The Internet of Things (IoT) has been a boon for researchers, allowing them to conduct experiments and collect data from afar. But as helpful as cloud technology has been for individuals, there is still promise to be realized when it comes to sharing the data with others in a meaningful way.
Rei Ballabani, a fourth-year electrical engineering major, is among the researchers trying to make that connection. For the past eight months, Ballabani has been working in Drexel’s Wireless Systems Lab helping to develop VarIoT, a universal IoT data gateway, as part of the Vertically Integrated Projects (VIP) research program and supported by the Drexel Areas of Research Excellence (DARE) program. The idea behind the gateway is to gather data from different wireless protocols — WiFi, Bluetooth, LoRa, Zigbee and others — and combine it in an easy-to-understand format.
“These wireless systems are terrific at connecting one piece of equipment to the cloud,” Ballabani explains. “But each system has its own way of recording that data. It’s like how your smart doorbell and smart lightbulbs are controlled by different apps. What VarIoT will do is act as a middle ground that can talk with all of the different devices and collect their data into a single place.”
Ballabani has been working with Kapil Dandekar, PhD, E. Warren Colehower Chair Professor of Electrical and Computer Engineering and Director of Drexel’s Wireless System Lab. The project’s ultimate goal is to help build a community of researchers who are using this system to turn Drexel’s campus and surrounding areas in Philadelphia into a living laboratory where data can be collected and shared for a diverse set of applications.
“Imagine that you’re a researcher and you’re trying to gather data on how certain factors in the city impact public health,” Dandekar says. “The idea behind VarIoT is that, for example, data from wearable sensors monitoring the health of people can be easily correlated to environmental data such as urban air quality or heat island temperature because the data is collected and stored within a common framework and not separated by barriers in the wireless protocols used or by the storage of data in proprietary clouds. These same data sets could also be combined with others to enable new applications, some of which we can’t even conceive now. It’s basically making smart campus and city research open source.”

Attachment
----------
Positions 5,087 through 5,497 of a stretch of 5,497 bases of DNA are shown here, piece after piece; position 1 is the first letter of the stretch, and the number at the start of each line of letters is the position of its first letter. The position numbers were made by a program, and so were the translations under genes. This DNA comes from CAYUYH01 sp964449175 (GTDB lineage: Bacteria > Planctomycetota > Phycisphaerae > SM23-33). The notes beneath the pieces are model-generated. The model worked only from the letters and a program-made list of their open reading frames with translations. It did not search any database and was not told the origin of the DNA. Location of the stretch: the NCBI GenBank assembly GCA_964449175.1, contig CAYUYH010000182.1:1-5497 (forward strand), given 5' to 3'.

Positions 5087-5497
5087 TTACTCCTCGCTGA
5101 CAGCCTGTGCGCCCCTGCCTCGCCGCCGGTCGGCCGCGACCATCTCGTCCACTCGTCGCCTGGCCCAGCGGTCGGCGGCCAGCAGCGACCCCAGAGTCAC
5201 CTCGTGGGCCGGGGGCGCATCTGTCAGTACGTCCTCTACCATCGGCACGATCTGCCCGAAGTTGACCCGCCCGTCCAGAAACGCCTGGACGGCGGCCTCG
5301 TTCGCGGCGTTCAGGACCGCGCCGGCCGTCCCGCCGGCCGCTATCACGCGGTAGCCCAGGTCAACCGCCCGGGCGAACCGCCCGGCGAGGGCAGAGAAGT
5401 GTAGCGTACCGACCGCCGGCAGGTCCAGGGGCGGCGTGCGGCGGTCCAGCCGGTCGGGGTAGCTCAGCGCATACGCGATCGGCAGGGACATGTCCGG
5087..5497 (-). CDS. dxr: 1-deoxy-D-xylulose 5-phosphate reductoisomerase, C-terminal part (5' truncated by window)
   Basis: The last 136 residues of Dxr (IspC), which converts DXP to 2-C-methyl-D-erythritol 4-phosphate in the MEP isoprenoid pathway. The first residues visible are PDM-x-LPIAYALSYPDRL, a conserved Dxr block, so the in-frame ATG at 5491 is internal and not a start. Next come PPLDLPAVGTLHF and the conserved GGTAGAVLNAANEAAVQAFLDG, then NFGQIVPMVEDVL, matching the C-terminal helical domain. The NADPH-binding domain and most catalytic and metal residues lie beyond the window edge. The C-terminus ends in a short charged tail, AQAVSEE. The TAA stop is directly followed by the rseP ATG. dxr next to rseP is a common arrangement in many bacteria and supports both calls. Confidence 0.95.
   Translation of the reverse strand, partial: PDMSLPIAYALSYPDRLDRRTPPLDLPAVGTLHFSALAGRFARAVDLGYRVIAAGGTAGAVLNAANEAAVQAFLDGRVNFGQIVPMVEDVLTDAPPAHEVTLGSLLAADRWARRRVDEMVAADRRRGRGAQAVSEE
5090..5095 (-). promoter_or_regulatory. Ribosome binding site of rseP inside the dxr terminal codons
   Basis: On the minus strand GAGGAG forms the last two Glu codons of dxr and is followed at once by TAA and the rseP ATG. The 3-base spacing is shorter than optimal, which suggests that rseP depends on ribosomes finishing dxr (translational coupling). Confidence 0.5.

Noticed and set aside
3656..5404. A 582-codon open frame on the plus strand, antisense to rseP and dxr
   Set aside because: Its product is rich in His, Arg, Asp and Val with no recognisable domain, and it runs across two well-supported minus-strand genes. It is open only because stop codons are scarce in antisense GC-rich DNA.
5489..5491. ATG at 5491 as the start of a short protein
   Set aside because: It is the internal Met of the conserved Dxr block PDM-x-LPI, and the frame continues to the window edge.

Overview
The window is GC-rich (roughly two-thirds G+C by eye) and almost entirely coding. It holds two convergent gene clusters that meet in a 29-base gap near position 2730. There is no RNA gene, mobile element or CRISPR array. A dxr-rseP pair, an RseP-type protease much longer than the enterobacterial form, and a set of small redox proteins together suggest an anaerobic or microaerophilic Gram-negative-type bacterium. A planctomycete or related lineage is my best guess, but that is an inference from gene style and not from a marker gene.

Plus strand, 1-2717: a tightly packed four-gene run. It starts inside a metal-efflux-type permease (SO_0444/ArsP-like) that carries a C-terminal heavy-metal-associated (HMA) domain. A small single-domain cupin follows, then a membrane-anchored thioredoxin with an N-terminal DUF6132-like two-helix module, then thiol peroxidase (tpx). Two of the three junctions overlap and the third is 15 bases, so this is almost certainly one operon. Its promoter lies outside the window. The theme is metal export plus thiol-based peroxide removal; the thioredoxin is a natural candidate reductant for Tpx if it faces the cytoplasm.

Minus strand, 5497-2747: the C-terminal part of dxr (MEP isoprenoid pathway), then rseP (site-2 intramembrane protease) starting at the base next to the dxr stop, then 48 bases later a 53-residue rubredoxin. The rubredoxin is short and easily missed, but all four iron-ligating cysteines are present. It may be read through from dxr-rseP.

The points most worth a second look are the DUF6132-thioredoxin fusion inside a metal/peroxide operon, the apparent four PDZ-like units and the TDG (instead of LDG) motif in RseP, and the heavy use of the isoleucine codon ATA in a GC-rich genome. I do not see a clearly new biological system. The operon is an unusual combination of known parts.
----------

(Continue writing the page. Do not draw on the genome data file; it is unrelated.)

The VIP program gives undergraduate students an opportunity to work on long-term, interdisciplinary novel research projects in collaboration with faculty and graduate students. Each undergraduate may work on a project for up to three years. Students earn academic credit for their participation in projects, but for Ballabani, the rewards are greater than that.
“I spent this summer designing a printed circuit board, manufacturing it and testing it to see if it could support all these different antennas,” he says. “I’m so happy and proud of that work, and I’m grateful that I got the chance to do it, because in the course of a regular class and even as a beginning engineer at some companies, you don’t get to give that much detailed attention to one project and see it all the way through.”
Ballabani is also working with computer engineers to create software that can read the data that is collected by his circuit board and publish it to the cloud. He says that the opportunity to work across disciplines is something any student should jump at.
“People may be timid and not apply for VIP opportunities, because the project sounds so intimidating,” he says. “Maybe the project brief says it’s about designing a printed circuit board and you haven't even taken a circuit class. But because it's not a one-person effort, you’ll get to learn from someone who’s been in your position before and has already learned it. If there is one thing I have to say to the younger undergraduate students, it would be to apply.”